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made in 1729, under Benedict XIII, when her canonization was again urged. On 16 January, 1748, Benedict XIV, in a letter which La Fuente, in his "Historia eclesiástica de España", finds "sumamente curiosa", wrote to the General of the Observantines instructing him as to the investigation of the authenticity of the writings, while conceding that the book had received the approbation of the Universities of Salamanca, Alcalá, Toulouse, and Louvain. It had meantime been fiercely assailed by Eusebius Amort, a canon of Pollingen, in 1744, in a work entitled "De revelationibus, visionibus, et apparitionibus privatis, regulæ tutæ", which, though at first imperfectly answered by Mathes, a Spaniard, and by Maier, a Bavarian, to both of whom Amort replied, was subsequently refuted in another work by Mathes, who showed that in eighty places Amort had not understood the Spanish text of Maria de Agreda. With Mathes, in this exculpation, was P. Dalmatius Kich, who published, at Ratisbon, 1750, his "Revelationum Agredanarum justa defensio, cum moderamine inculpatæ tutelæ". Hergenröther, in his Kirchengeschichte (trad. franc., VI, p. 416 (V. Palmé, Paris, 1892), informs us that the condemnation of the book by the Roman Inquisition, in 1681, was thought to have come from the fact either that, in its publication, the Decree of Urban VIII, of 14 March, 1625, had been disregarded, or because it contained apocryphal stories, and maintained opinions of the Scotist school as Divine revelations. Some blamed the writer for having said that she saw the earth under the form of an egg, and that it was a globe slightly compressed at the two poles, all of which seemed worthy of censure. Others condemned her for exaggerating the devotion to the Blessed Virgin and for obscuring the mystery of the Incarnation. The Spaniards were surprised at the reception the book met with in France, especially as the Spanish Inquisition had given it fourteen years of study before pronouncing in its favor. As noted above, the suspension of the Decree of Innocent XI, condemning the book, was made operative only in Spain, and although Charles II asked to have the permission, to read it extended to the whole of Christendom, Alexander VIII not only refused the petition, but confirmed the Brief of his predecessor. The King made the same request to innocent XII, who did nothing, however, except to institute a commission to examine the reasons alleged by the Court of Spain. The King renewed his appeal more urgently, but the Pope died without having given any decision.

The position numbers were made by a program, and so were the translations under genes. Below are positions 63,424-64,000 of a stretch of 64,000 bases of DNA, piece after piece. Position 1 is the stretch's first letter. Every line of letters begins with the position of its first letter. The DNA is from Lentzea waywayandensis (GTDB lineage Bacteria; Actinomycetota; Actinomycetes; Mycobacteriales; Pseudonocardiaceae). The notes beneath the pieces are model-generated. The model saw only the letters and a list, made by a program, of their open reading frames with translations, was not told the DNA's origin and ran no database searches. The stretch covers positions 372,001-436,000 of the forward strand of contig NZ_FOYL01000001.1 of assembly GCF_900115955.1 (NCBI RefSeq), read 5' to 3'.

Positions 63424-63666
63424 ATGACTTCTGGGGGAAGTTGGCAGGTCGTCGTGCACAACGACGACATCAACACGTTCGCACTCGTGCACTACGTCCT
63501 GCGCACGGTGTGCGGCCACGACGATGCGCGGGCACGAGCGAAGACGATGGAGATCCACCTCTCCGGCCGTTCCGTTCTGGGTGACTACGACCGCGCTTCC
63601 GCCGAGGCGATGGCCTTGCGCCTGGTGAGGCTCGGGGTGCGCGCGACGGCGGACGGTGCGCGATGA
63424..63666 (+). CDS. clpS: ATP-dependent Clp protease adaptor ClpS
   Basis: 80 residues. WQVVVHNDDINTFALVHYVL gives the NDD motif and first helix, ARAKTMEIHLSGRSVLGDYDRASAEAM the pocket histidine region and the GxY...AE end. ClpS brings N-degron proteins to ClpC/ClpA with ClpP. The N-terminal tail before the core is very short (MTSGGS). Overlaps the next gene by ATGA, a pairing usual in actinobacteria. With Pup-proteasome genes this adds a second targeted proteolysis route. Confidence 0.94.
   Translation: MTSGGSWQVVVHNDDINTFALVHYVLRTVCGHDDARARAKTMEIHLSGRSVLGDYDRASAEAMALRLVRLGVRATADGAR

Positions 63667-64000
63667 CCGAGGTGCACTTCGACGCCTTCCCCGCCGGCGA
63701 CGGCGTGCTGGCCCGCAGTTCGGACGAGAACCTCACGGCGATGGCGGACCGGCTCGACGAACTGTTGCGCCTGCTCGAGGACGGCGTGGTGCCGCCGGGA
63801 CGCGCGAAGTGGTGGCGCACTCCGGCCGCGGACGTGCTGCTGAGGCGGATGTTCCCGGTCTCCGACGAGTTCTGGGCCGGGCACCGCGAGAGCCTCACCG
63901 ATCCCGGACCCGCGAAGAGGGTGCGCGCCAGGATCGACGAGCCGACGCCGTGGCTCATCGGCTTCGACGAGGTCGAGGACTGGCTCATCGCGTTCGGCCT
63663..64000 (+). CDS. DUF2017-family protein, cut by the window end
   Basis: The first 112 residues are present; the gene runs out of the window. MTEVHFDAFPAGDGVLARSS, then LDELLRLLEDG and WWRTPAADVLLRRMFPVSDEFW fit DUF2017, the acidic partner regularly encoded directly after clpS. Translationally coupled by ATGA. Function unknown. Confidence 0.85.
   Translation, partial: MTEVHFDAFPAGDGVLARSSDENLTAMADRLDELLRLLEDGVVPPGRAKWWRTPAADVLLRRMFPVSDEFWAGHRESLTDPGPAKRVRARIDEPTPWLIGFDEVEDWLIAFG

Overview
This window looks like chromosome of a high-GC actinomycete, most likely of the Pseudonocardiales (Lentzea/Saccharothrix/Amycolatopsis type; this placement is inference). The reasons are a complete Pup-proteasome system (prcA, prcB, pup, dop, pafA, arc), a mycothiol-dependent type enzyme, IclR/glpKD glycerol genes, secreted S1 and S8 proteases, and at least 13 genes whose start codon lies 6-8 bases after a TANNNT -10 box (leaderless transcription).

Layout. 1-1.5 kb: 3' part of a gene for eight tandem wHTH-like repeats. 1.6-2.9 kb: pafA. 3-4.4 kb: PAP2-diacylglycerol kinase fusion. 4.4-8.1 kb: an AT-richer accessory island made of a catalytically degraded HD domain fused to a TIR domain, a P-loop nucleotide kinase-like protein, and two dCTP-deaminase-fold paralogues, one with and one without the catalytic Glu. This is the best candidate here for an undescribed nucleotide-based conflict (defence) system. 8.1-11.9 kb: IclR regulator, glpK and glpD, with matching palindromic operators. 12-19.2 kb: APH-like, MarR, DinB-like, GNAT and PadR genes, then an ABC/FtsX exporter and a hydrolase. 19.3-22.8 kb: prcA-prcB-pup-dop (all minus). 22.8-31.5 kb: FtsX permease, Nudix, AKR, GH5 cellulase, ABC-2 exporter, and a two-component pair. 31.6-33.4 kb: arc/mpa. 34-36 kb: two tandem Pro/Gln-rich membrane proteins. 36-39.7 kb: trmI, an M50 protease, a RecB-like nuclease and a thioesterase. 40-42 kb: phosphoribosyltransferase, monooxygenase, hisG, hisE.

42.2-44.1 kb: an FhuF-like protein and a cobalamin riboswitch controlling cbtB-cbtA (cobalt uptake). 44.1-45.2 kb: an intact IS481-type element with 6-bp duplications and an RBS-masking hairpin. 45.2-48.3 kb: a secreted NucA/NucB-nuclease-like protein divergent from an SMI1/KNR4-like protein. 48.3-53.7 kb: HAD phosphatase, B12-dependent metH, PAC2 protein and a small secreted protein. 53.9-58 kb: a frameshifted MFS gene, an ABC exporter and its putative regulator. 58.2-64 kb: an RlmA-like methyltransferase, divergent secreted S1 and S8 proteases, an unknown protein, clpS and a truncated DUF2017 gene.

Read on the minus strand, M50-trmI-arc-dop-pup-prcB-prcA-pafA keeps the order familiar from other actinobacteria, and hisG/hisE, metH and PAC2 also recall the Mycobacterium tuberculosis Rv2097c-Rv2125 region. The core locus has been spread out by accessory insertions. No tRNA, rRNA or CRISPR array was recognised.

La Fuente, in his "Historia eclesiástica de España" (V, p. 493), attributes the opposition to the impatience of the Thomists at seeing Scotist doctrines published as revelations, as if to settle various Scholastic controversies in the name of the Blessed Virgin and in the sense of the Franciscans, to whose order Agreda belonged. Moreover, it was alleged that her confessors had tampered with the text, and had interpolated many of the apocryphal stories which were then current, but her most bitter enemies respected her virtues and holy life, and were far from confounding her with the deluded illuminatæ of that period. Her works had been put on the Index, but when the Franciscans protested they were accorded satisfaction by being assured that it was a trick of the printer (supercheria), as no condemnation appeared there.